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Department of Declaration Redundancy Department

I sometimes (often, actually) regress a few years mentally and forget to take advantage of new features afforded by the tools I'm using. In this case, we're using the latest and greatest version of C#, which offers implicitly typed local variables. While working on Stack Overflow, I was absolutely thrilled to be able to refactor this code:

StringBuilder sb = new StringBuilder(256);
UTF8Encoding e = new UTF8Encoding();
MD5CryptoServiceProvider md5 = new MD5CryptoServiceProvider();

Into this:

var sb = new StringBuilder(256);
var e = new UTF8Encoding();
var md5 = new MD5CryptoServiceProvider();

It's not dynamic typing, per se; C# is still very much a statically typed language. It's more of a compiler trick, a baby step toward a world of Static Typing Where Possible, and Dynamic Typing When Needed.

This may be a cheap parlor compiler trick, but it's a welcome one. While writing C# code, I sometimes felt like I had entered the Department of Redundancy Department.

department of redundancy department.

Sure, there are times when failing to explicitly declare the type of an object can hurt the readability and maintainability of your code. But having the option to implicitly declare type can be a huge quality of life improvement for everyday coding, too.

There's always a tradeoff between verbosity and conciseness, but I have an awfully hard time defending the unnecessarily verbose way objects were typically declared in C# and Java.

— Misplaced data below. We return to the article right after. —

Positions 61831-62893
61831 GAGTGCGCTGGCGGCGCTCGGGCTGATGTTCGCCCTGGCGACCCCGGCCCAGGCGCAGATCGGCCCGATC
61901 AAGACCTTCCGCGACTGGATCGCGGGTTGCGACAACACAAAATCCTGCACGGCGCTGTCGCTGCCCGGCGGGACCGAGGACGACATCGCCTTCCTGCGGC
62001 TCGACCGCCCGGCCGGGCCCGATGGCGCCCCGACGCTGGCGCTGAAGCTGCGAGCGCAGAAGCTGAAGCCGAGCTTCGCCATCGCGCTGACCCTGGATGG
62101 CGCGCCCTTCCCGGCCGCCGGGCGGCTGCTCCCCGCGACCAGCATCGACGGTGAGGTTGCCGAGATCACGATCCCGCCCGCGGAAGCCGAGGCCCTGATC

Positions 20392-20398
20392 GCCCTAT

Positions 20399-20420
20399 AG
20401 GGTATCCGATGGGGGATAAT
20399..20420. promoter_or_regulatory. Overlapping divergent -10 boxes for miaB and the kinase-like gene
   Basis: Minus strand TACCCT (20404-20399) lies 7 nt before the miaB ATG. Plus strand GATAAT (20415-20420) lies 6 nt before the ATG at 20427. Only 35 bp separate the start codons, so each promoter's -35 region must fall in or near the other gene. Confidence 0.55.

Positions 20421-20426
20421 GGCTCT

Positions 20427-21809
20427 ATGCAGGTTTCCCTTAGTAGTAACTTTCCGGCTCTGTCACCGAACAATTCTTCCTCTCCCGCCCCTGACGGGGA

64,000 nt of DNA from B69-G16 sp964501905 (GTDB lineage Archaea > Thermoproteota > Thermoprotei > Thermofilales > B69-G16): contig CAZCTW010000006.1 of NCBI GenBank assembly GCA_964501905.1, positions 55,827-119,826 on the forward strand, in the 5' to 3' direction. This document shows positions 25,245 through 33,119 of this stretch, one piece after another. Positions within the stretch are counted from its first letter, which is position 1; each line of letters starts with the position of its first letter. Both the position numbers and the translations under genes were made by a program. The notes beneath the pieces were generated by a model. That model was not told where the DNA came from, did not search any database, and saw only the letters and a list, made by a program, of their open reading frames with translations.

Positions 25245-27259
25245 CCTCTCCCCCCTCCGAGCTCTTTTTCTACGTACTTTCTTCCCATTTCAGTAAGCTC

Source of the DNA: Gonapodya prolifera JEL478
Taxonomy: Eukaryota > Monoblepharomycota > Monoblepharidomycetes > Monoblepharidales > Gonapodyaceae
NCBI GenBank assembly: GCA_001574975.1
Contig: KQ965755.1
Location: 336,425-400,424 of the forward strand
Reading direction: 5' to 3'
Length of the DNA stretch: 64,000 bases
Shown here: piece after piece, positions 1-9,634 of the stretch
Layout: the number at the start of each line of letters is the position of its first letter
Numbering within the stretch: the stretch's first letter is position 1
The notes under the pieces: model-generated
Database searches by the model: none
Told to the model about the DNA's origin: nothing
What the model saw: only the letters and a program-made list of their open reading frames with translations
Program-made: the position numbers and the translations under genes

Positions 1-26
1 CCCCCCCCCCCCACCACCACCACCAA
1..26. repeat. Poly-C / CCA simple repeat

BufferedReader br = new BufferedReader (new FileReader(name));

Who came up with this stuff?

Is there really any doubt what type of the variable br is? Does it help anyone, ever, to require another BufferedReader on the front of that line? This has bothered me for years, but it was an itch I just couldn't scratch. Until now.

If that makes sense to you, why not infer more fundamental data types, too?

var url = "http://tinyurl.com/5pfvvy";
var maxentries = 5;
var pi = 3.14159;
var n = new int[] {1, 2, 3};

I use implicit variable typing whenever and wherever it makes my code more concise. Anything that removes redundancy from our code should be aggressively pursued -- up to and including switching languages.

You might even say implicit variable typing is a gateway drug to more dynamically typed languages. And that's a good thing.

Written by Jeff Atwood

Indoor enthusiast. Co-founder of Stack Exchange and Discourse. Disclaimer: I have no idea what I'm talking about. Find me here: http://twitter.com/codinghorror